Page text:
Clinicopathologic analysis of surgically proven intraductal papillary mucinous neoplasms of the pancreas in SNUH: a 15-year experience at a single academic institution
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The clinical importance of intraductal papillary mucinous neoplasm of the pancreas (IPMN) has been increasing with a large number of newly diagnosed IPMN. This study was designed to explore the characteristics of resected IPMN and to determine the predictive factors for malignant and invasive IPMN.
Retrospective review of a prospectively collected database was performed on 187 consecutive patients following IPMN surgery between 1994 and 2008 at a tertiary institute. The main duct type IPMN was radiologically defined as main pancreatic duct dilation >5 mm rather than previously defined ≥10 mm.
The morphologic types of IPMN included 28 main duct (IPMN-M, 15.0%), 118 branch duct (IPMN-Br, 63.1%), and 41 mixed (IPMN-Mixed, 21.9%) IPMNs. There were 23 patients with adenoma, 106 borderline atypia, 15 carcinoma in situ, and 43 invasive carcinoma. Sixty-nine extrapancreatic malignancies were diagnosed in 61 (32.6%) patients. Based on multivariate analysis, IPMN-M was statistically significant predictor of malignancy/invasiveness (p = 0.013/p = 0.028). In patients with IPMN-Br, the presence of mural nodule was a predictive factor for malignancy/invasiveness (p = 0.005/p = 0.002). In patients with IPMN-Mixed, mural nodule (p = 0.038/p = 0.047) and wall thickening (>2 mm, p = 0.015/p = 0.046) were risk factor for malignancy/invasiveness and elevated CA19-9 (p = 0.046) for invasiveness.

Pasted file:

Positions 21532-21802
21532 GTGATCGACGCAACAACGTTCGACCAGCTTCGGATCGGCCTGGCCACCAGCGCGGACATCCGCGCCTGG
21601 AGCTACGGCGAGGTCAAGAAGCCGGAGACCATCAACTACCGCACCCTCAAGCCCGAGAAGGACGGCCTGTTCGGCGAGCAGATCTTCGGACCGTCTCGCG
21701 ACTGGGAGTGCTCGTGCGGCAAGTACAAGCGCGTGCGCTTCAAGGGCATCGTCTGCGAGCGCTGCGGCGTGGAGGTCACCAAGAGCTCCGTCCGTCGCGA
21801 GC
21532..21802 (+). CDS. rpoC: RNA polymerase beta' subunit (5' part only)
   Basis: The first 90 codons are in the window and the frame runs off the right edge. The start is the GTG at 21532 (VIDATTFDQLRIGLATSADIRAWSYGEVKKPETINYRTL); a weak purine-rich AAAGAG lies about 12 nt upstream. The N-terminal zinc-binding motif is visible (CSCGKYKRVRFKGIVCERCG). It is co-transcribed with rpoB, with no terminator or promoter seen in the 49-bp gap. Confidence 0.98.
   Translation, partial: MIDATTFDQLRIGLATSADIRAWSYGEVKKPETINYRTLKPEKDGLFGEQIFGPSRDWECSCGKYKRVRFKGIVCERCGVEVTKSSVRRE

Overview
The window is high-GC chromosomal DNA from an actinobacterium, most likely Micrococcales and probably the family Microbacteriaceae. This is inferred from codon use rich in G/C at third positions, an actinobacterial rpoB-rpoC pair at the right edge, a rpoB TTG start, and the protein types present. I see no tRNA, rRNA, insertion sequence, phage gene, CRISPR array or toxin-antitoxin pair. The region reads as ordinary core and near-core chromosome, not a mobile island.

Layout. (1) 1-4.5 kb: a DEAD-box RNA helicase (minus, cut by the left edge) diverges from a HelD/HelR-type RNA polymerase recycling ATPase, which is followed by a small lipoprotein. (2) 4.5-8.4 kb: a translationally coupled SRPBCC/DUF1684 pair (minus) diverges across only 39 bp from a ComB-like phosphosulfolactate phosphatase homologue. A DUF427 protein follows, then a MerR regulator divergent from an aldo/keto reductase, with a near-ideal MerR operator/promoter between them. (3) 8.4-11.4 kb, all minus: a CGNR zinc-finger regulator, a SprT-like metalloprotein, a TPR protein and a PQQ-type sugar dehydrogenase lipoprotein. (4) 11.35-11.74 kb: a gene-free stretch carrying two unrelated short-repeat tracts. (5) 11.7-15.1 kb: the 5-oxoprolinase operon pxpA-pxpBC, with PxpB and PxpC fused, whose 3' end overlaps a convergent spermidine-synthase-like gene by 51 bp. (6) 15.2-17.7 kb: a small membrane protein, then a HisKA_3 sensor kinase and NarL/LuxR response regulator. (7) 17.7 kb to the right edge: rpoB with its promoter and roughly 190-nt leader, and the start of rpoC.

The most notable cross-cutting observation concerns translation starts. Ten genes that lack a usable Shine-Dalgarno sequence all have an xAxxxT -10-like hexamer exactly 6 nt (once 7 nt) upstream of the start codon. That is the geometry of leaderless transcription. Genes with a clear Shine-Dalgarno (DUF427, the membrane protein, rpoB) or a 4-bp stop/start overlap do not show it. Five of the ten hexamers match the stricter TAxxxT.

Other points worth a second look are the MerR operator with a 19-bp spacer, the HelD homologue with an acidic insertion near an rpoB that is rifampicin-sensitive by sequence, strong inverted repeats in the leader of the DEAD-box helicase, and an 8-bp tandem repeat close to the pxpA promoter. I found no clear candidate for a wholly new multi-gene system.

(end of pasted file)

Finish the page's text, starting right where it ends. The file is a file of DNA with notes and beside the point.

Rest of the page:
The main pancreatic duct diameter (>5 mm) is a significant predictor for malignancy and invasiveness. Therefore, IPMN patients with main pancreatic duct dilatation (>5 mm) should be considered surgical resection. Mural nodule is the indicator of surgery in IPMN-Br and IPMN-Mixed. In case of IPMN-Mixed with wall thickening or elevated serum CA19-9, surgical resection is recommended.
KeywordsMalignant IPMN Invasive IPMN Predictive factor Main pancreatic duct dilatation Mural nodule
Supported in part by a grant from the National R&D Program for Cancer Control, Ministry of Health & Welfare, Republic of Korea (Grant No. 0820030).
Conflicts of Interest